James Sarr was born in Cayuga County, May 2, 1831, a son of William and Sarah (Van Waggoner) Sarr. William was born in 1803 in Sullivan County, went to Skaneateles in 1822, and from there to Otisco, later removing to Marcellus, where he died in 1882.  His father, John, was a Revolutionary soldier. Our subject was educated in the public schools and at the age of fifteen came to Marcellus, where he learned the carpenter’s trade, at which he worked for several years, then began building. He built the Methodist church at Marcellus, the Episcopal church (since burned), the large grist mills, located at the Falls, also the Crown Mills, a fine brick edifice which will rank among the largest in the county, and has also put up many structures in different parts of the county. After building for about twenty-five years, he retired and engaged in the sale of general merchandise, which he has followed for the past sixteen years, having the largest and oldest business in the town of Marcellus. Mr. Sarr has served on the School Board for sixteen years, and also as justice of the peace. He has been deeply interested in education  and it was largely through his efforts that the new school building and high school department were established. The structure is a fine one, and the school is graded into eleven departments. Mr. Sarr’s efforts in behalf of this school are highly appreciated by his townspeople, and he has been elected president of the Board of Trustees. He married first Alice Carr, and had four children: William H. Robert J. Frank L., and Nellie A.  Mrs. Sarr died in 1885 and he married second Mrs. Julia Jackson. (Note: James Sarr died in 1901).

    from Onondaga’s Centennial, Gleanings of a Century, edited by Dwight H. Bruce (Volume II). The Boston History Company, Publishers, 1896, pp. 210-211
 

SIDNEY SLOCOMBE

Sidney Slocombe, Marcellus, was born in England, Dec. 18, 1856, son of Samuel and Elizabeth Slocombe. Subject came to Marcellus in the spring of 1873, began as an apprentice and spent three and one-half years as an apprentice and journeyman at his trade of tinsmith. He then started in business in Marcellus for himself, and his business has gradually increased every year. He has a large store containing a fine line of stoves, agricultural implements and hardware, also has large store rooms in addition to his large store. Mr. Slocombe's trade is a large one and extends all through the town. He married Urena Nettleton, daughter of Samuel Stafford Nettleton, of Arnprior province of Ontario, Canada. They have four children: Chester A., Blanche, Frederick S. and Mary E.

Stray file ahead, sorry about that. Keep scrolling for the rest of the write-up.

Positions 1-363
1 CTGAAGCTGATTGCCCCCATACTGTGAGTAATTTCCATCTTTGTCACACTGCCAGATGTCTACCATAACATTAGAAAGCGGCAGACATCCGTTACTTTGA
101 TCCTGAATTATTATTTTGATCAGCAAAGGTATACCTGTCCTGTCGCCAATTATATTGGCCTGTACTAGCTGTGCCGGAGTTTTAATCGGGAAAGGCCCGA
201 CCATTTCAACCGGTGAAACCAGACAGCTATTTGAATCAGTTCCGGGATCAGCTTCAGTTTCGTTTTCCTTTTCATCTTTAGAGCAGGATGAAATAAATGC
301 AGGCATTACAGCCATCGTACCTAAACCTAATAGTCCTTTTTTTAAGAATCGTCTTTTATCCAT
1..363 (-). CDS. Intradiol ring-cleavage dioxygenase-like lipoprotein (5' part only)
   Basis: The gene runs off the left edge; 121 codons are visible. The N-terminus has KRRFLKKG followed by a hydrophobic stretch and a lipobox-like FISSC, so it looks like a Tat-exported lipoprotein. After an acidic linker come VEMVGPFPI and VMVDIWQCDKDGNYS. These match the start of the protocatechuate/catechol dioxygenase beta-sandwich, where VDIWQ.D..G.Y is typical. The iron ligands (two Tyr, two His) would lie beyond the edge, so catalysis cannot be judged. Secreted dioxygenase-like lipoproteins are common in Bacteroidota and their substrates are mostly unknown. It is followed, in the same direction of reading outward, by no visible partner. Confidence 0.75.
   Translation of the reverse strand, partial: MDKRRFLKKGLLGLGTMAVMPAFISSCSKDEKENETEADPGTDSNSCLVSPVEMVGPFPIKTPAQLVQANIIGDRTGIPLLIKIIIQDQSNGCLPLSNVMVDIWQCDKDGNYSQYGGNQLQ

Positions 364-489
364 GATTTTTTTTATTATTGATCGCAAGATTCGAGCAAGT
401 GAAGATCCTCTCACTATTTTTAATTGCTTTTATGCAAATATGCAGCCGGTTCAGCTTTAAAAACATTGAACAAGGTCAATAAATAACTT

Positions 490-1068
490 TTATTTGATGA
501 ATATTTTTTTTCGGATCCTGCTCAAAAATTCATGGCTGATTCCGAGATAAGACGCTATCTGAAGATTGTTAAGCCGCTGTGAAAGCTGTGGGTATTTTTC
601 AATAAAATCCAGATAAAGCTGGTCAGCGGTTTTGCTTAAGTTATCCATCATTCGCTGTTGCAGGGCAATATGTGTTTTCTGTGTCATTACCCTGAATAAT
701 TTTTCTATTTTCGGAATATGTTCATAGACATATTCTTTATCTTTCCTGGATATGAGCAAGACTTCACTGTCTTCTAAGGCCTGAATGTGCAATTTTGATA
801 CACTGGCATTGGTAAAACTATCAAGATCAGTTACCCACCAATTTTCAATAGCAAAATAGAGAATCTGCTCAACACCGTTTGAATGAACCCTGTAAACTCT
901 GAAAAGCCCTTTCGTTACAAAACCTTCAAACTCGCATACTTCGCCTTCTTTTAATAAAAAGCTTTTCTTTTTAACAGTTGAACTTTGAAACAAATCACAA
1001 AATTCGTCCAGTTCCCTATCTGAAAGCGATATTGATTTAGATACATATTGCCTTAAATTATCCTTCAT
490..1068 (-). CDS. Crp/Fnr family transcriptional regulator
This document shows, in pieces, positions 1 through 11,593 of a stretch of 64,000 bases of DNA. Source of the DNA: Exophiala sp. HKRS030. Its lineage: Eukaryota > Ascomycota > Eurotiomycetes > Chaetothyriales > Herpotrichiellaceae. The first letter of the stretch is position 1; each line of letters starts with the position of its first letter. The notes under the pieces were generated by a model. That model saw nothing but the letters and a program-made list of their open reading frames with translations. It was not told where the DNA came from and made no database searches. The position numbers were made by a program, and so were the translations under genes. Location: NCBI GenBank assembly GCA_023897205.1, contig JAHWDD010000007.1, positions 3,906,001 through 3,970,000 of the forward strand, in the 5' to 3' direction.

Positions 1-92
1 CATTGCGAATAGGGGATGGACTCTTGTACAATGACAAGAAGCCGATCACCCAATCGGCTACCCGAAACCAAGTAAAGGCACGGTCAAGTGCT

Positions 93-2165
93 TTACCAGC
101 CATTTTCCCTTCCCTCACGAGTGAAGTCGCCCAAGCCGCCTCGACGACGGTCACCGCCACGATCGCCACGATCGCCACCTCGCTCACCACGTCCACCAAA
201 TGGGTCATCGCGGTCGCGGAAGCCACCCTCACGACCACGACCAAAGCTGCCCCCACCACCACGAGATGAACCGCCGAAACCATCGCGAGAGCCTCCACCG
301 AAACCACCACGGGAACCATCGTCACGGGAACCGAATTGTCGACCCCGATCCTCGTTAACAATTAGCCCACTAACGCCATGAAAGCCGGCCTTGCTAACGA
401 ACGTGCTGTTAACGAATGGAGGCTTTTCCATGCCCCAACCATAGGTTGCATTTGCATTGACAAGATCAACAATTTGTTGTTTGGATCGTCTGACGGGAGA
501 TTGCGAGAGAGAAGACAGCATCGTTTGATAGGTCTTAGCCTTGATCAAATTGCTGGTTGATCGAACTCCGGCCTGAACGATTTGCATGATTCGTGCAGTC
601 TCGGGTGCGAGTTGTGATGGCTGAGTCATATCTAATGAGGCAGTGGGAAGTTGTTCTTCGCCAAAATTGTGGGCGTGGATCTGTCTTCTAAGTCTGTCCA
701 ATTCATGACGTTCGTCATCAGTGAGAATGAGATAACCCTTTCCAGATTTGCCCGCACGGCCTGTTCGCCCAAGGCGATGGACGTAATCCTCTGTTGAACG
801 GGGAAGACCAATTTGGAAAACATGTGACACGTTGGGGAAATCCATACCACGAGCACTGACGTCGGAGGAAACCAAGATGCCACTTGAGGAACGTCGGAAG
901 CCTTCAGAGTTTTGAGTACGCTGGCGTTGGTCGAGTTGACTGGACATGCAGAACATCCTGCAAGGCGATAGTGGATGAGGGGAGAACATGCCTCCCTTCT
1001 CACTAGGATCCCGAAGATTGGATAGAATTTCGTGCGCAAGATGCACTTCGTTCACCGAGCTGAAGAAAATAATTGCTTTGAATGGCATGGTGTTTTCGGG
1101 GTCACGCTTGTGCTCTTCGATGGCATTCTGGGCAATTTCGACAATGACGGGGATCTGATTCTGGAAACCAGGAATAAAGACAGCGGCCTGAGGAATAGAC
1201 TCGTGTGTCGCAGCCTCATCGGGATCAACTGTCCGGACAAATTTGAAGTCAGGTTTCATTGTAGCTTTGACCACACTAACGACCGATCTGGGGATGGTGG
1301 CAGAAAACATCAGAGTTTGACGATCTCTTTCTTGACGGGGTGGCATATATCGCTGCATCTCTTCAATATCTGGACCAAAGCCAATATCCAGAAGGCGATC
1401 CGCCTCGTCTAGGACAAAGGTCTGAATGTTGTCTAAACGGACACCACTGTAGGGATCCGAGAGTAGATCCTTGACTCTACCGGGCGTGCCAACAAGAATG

from Onondaga’s Centennial, Gleanings of a Century, edited by Dwight H. Bruce (Volume II). The Boston History Company, Publishers, 1896, p. 209
 

GEORGE T. SEELEY

George T. Seeley, Marcellus, was born in Skaneateles, November 8, 1832, a son of Anson and Mary (Talbot) Seeley, aunt of Charles Thomas Talbot of Lowell, Mass. Anson Seeley was born in Dutchess Co., then moved to the town of Skaneateles where he always lived, and owned and conducted  a farm in that town until the time of his death, May 18, 1856. His wife died April 11, 1881. George T. Seeley was educated in Skaneateles and came to reside in Marcellus in 1864, where he bought the farm on which he has since resided. Mr. Seeley's farm consists of fine land under a high state of cultivation, but it may more properly be called a stock farm, as he raises Percheron horses and also French coach. There is nothing finer in this line than the stock Mr. Seeley raises, of which he sells a considerable number each year. He married Sarah, daughter of John Davey of Skaneateles, and they have had four children: Edward Anson, a graduate from Harvard College, who was born in Marcellus in 1863 and died March 10, 1891, in South Dakota, aged 28; Ida E., who is living at Rose Hill; Frank Talbot and Hattie M., who are living at home.

    from Onondaga’s Centennial, Gleanings of a Century, edited by Dwight H. Bruce (Volume II). The Boston History Company, Publishers, 1896, p. 209
 

ISAAC A. SHARE

I. A. Share, Marcellus, was born in La Fayette, Dec. 13, 1846,  son of J. D. Share. The latter is a farmer, residing on a farm one mile west of the village. Our subject began life at farming and then went into the furniture business, and was superintendent of Hooper's furniture factory, located first at Marcellus and afterward removed to Fort Edward. He married Nellie F. Jones, and has two children, Minnie May and Mabel L. Mrs. Share died in Feb. 1883, and Mr. Share married Nellie Burlington of Marcellus. In 1891 he gave up the furniture business and returned to Marcellus and engaged as machinist in the Crown Mills No. 2.

    from Onondaga’s Centennial, Gleanings of a Century, edited by Dwight H. Bruce (Volume II). The Boston History Company, Publishers, 1896, p. 209
 

JOHN N. STEARNS